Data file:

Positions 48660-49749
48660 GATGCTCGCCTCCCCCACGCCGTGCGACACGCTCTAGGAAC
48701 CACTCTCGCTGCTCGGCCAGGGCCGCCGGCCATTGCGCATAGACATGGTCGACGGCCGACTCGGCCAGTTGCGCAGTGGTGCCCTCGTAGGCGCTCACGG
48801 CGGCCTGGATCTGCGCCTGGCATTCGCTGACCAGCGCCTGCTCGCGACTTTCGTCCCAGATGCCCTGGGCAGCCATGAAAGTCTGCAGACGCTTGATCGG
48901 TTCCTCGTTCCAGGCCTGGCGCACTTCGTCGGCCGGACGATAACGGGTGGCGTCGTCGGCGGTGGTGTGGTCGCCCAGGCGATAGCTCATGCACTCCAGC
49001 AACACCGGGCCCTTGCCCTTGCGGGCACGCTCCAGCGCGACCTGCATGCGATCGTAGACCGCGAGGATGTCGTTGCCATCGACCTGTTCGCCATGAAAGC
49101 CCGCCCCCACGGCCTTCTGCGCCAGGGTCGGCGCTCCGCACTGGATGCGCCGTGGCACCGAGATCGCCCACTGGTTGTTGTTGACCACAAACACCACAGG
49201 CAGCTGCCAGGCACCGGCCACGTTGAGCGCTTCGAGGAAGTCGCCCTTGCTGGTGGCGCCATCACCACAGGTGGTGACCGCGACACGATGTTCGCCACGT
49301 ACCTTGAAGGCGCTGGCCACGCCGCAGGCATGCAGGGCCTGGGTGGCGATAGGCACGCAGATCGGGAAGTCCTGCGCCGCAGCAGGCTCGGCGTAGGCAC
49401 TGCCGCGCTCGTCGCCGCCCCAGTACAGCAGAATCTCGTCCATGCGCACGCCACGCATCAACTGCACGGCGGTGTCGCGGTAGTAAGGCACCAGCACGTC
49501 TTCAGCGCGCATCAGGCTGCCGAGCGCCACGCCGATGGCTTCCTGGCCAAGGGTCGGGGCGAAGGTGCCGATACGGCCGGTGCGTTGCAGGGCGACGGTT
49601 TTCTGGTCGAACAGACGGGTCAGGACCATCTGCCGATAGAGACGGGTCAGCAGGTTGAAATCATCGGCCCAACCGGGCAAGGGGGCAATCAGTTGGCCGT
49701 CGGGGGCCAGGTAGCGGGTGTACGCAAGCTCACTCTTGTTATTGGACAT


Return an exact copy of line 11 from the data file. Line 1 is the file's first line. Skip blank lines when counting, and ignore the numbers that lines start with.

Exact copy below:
49501 TTCAGCGCGCATCAGGCTGCCGAGCGCCACGCCGATGGCTTCCTGGCCAAGGGTCGGGGCGAAGGTGCCGATACGGCCGGTGCGTTGCAGGGCGACGGTT